Weddings can be both happy days for brides, grooms, and their families, and days filled with an enormous amount of stress.
In addition to any pre-marriage jitters, concerns over who's upset about where he or she might be sitting, and worries that Uncle Jack may have a few too many at the reception, many marrying couples carry the burden of worrying about cost. Weddings can be expensive, and the bar for what an average one costs keeps getting pushed higher.
The average American now spends more money getting married than at any point in the past decade (and likely ever). It's a number that has steadily risen, according to The Knot's 2016 Real Weddings Study, a survey of nearly 13,000 actual brides and grooms across America.
How much does the average American wedding cost?
The Knot's 10th annual version of its Real Weddings Study found that the "overall cost of a wedding has soared to new heights, with a national average of $35,329 (and that's not including the honeymoon)," wrote Maggie Seaver.
"The Knot started tracking the average cost of a wedding in 2006, and 10 years later that amount has hit an all-time high," according to the site. "Since just last year's survey, which revealed a national average of $32,641, the average cost of a wedding has increased by $2,688 (a bigger jump than that from 2014 to 2015, a $1,428 difference)."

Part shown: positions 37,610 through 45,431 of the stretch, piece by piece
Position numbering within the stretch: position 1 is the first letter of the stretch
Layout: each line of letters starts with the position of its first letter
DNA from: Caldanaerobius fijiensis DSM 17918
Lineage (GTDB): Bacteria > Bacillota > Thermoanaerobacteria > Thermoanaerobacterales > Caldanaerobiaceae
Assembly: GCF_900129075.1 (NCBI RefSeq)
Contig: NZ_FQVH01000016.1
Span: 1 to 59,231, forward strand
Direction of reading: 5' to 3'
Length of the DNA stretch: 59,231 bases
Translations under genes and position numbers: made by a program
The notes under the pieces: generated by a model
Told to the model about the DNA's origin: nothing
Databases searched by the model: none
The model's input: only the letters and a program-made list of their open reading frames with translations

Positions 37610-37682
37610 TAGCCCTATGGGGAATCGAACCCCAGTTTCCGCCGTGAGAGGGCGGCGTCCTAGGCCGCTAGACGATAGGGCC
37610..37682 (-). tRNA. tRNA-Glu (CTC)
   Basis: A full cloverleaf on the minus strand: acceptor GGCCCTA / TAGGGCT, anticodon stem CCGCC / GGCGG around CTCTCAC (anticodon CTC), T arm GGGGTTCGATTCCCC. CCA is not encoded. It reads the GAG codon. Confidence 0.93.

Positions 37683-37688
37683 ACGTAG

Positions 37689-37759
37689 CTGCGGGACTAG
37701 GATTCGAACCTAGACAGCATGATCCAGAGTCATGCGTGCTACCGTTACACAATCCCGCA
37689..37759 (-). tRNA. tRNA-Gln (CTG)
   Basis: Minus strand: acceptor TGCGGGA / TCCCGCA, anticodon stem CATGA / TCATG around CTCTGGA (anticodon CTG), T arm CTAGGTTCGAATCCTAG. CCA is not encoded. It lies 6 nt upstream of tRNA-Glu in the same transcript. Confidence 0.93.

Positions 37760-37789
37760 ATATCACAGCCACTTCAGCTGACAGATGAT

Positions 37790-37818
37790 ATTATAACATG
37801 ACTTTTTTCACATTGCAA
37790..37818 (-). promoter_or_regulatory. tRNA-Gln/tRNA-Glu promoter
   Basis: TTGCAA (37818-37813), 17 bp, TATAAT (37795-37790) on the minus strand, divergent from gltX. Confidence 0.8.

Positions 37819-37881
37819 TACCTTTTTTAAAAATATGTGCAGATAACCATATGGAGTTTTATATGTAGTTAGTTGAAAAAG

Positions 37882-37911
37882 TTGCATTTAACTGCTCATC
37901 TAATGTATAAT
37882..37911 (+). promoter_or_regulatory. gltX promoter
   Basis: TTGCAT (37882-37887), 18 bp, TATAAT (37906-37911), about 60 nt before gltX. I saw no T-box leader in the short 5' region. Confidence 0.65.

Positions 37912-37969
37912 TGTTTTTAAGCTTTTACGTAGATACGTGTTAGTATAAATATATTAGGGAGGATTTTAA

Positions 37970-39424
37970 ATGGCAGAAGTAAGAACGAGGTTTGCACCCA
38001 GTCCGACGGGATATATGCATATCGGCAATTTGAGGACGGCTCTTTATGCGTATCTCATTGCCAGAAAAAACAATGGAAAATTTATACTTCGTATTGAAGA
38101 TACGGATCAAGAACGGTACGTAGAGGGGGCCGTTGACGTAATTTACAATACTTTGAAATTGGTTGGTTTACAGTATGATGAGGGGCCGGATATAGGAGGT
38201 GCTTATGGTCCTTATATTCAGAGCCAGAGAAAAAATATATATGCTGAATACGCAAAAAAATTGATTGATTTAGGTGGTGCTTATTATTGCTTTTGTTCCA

Of course, with this number being average, costs can vary greatly depending upon location. "Tying the knot in, say, Manhattan could cost an average of $78,464, while an Arkansas wedding will average at $19,522," wrote Seaver.
What are people spending all that money on?
Weddings have actually gotten smaller, with average guest lists dropping to 141 in 2016, down from 149 in 2009, according to the study. Costs have gone up for the average American wedding, however, because more money is being spent on each guest. That number, The Knot found, rose to $245, an increase of 26% from the $194 being spent per guest in 2009.
Some of that extra money goes to creating "total personalization and unforgettable guest experiences," the study found. In addition, The Knot showed that there has been "an overall increase in spending across all reception categories in 2016, including catering, cake, flowers, photographer, entertainment and the venue itself."
The venue for the reception (including catering) actually takes the largest share of the average American wedding budget, coming in at $16,107. That breaks down to $10,011 for meals and drinks ($71 per guest for the average 141 guests) while the rest pays for the actual location. People spend an average of just over $2,500 on flowers, while the photographer gets an average of $2,783, and a videographer comes in at just under $2,000.
It doesn't have to cost this much
These are average costs, but it's worth remembering that a couple that breaks the bank creating a unique wedding experience ends the day no more married than a couple who gathered friends and family around a few boxes of pizza. Of course there's a happy middle ground, between a lavish affair where the cake costs more than many people pay in rent for a month, and one where a box of Twinkies gets passed around a discount wedding chapel.
It's possible to have a lovely, classy wedding without hitting these averages. It's important for anyone getting married (and whoever may be helping pay for the wedding) to remember that just as with any spending, it's not worth compromising your future financial health for one day -- even one really important day.
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